An issue of distinguishing a fixed and a floating charge has considerable significance particularly for the parties involved in commercial relationships. It follows from the fact that under English law a fixed charge has a priority over a floating charge that means the former will prevail over the latter even though the company has granted a floating charge to the creditor prior to the creation of a fixed security.
Another reason is that under the provisions of Insolvency Act 1986 holders of a floating charge are placed in a less favourable position than the holders of a fixed charge particularly due to sec.
176 of the Act which prevents the distribution of a certain portion of the company’s net property to the holder of a floating charge unless the claims of unsecured creditors are satisfied in full. Furthermore, general expenses incurred during administration can be covered by the assets which are granted to the holder of a floating security.
In order to attribute a particular charge to one of the above categories no straightforward exercise can be applied.
Despite the fact that the parties are free to decide what rights and obligations to grant each other, it is a question of law whether a charge is fixed or floating and certain rules developed by the English courts must be taken in consideration (Agnew). This essay will examine the criteria of distinguishing the fixed and floating charge as well as discuss in which cases a charge over book debts should be regarded as a floating or fixed charge.
The foundation of establishing differences between the above charges is the Yorkshire Woolcombers case where Romer LJ delivered his speech in defining a floating charge which depended on three criteria: 1) if the charge on a class of assets of a company present and future 2) if that class is one which in the ordinary course of the business would be changing from time to time 3) if until some future step is taken by or on behalf of those interested parties in the charge the company may carry on its business in ordinary course.
Lord Millet in the Agnew case emphasized the last characteristic formulated by Romer LJ which he named as a hallmark of a floating charge. Lord Scott in Re Spectrum went further by saying that the first two criteria are not often material for every floating charge. When providing the distinction between the above charges the two stage process of legal characterization developed in Agnew must be applied by the English courts.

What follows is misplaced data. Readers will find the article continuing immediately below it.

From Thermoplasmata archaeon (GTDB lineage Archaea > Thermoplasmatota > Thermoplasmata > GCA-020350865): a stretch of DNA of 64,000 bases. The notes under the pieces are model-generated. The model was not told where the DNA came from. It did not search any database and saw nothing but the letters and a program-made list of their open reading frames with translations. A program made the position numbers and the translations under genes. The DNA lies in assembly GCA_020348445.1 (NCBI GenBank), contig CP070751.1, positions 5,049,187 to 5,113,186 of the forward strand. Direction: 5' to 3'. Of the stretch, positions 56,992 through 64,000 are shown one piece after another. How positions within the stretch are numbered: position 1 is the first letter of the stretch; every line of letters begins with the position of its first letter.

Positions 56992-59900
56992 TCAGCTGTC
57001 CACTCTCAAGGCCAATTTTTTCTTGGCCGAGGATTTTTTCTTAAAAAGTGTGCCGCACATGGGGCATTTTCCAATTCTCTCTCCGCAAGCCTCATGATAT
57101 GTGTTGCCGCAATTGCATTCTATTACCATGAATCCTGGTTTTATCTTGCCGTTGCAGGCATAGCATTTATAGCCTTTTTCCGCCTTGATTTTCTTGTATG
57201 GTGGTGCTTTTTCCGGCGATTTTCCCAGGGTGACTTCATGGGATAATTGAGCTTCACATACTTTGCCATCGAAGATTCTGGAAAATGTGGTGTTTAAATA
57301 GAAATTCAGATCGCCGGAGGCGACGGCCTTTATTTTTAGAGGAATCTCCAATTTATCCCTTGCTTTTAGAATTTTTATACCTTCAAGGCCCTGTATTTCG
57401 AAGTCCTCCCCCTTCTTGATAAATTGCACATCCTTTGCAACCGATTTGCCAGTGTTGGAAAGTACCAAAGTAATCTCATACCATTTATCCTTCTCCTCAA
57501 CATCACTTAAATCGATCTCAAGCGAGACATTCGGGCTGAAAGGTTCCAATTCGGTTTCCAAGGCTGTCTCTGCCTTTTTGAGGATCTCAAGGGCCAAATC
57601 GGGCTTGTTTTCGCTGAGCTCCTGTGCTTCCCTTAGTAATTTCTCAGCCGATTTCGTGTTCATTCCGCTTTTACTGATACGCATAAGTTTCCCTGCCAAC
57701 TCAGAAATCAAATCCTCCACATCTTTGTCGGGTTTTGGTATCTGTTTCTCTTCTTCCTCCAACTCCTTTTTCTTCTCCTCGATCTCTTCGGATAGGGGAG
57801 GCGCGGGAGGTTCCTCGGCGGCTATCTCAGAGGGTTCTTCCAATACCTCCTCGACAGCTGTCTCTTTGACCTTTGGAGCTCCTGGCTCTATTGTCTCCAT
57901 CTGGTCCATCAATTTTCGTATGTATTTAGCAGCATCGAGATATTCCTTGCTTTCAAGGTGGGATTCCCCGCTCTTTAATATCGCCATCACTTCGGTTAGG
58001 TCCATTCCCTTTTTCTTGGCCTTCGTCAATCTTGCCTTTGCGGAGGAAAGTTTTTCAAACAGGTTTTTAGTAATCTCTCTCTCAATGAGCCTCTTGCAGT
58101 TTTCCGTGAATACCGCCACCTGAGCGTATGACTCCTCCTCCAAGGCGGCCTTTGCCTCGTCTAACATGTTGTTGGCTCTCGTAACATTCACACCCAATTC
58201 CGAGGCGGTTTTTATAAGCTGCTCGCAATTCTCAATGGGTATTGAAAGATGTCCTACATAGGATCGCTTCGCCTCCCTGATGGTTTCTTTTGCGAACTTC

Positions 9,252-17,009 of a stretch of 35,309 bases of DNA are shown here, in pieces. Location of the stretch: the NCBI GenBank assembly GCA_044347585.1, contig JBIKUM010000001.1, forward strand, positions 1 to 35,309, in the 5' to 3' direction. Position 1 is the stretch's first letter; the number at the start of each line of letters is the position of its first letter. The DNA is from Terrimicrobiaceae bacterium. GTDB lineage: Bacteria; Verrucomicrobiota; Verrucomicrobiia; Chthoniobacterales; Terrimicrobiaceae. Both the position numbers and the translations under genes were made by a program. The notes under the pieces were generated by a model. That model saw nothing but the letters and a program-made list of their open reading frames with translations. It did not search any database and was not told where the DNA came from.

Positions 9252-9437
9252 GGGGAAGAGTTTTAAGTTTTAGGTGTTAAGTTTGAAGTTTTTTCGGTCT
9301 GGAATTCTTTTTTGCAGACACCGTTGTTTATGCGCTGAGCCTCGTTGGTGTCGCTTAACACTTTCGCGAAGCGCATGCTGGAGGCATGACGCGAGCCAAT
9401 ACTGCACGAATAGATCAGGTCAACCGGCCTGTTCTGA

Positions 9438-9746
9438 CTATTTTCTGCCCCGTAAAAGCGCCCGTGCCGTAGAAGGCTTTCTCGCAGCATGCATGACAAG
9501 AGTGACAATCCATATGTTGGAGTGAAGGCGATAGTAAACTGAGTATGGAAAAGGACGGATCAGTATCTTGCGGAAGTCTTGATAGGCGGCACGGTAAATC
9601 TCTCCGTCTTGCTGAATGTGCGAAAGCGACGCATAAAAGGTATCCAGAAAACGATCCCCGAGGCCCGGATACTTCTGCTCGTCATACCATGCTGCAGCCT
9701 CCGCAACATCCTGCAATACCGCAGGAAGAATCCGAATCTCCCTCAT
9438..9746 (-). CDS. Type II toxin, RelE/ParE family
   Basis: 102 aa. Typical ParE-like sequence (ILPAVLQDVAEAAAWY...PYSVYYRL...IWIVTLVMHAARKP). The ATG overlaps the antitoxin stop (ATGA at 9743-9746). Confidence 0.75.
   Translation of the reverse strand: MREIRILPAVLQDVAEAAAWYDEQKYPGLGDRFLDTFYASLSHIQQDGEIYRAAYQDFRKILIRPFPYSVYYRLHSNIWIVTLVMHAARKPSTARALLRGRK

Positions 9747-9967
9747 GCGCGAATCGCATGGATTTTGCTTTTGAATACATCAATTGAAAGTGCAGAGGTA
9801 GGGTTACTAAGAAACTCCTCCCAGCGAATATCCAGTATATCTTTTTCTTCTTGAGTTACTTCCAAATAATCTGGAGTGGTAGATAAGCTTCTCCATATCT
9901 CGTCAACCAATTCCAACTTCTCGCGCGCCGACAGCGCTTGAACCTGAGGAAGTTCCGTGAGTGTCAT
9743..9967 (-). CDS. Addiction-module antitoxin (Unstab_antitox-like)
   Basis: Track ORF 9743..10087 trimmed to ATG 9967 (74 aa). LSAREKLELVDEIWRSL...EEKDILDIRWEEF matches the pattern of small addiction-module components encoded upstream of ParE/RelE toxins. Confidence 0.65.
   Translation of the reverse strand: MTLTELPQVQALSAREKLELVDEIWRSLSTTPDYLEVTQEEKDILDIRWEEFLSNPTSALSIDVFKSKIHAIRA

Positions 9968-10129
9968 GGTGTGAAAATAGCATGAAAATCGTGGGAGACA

The object of the first stage of the process is to ascertain the nature of the rights and obligations which the parties intended to grant each other in respect of the charged assets. Once these have been ascertained, the Court can then embark on the second stage of the process, which is one of categorization and designed to attribute the correct legal label to the package of rights and obligations.
Lord Millett’s reasoning has been approved by the House of Lords in Re Spectrum in which emphasis was given to the freedom of the company to deal with the assets in the ordinary course of business rather than the two first criteria focusing on the nature of the secured assets. The breakthrough decision on the distinction of charges over book debts became the Siebe Gorman case where Slade J held that the restrictions placed on the company’s power to deal with the proceeds of the debts gave the bank a degree of control which was inconsistent with a floating charge and therefore the debenture given to Barclays was a fixed charge.
The case caused a significant effect to commercial practice as it gave control over book debts to the creditors and access to the secured assets to the chargors. In another case the Court of Appeal held that a fixed and floating charge could be combined (New Bullas Trading) in a way of setting a fixed charge over the company’s uncollected book debts and floating one once they were credited to a designated account so that the company could use them in the ordinary course of business.
This structure was advantageous both for the company, due to the freedom to deal with the proceeds, and for the bank, because the charge over the uncollected book debt is fixed (priority). It was a decision inspired by the principle of freedom of contract. Shortly after this case Lord Millet in Agnew critically assessed the decision in New Bullas and argued that this separation was inconsistent with the nature of a fixed charge. Both Siebe Gorman and Re New Bullas were overruled by the House of Lords in Spectrum.
Following the Re Spectrum reasoning if the company was free to deal with the assets without the approval of the creditor, the charge should be categorised as a floating security regardless of how it was described in the agreement between the parties. However if the company has to obtain the specific approval of the creditor before disposing of any of the charged assets then the charge is fixed. It was explained that where the chargor is free to deal with the charged assets or their proceeds without first obtaining the chargee’s permission, the charge must be floating.
Cite this Floating Charge
Floating Charge. (2016, Nov 13). Retrieved from https://graduateway.com/floating-charge/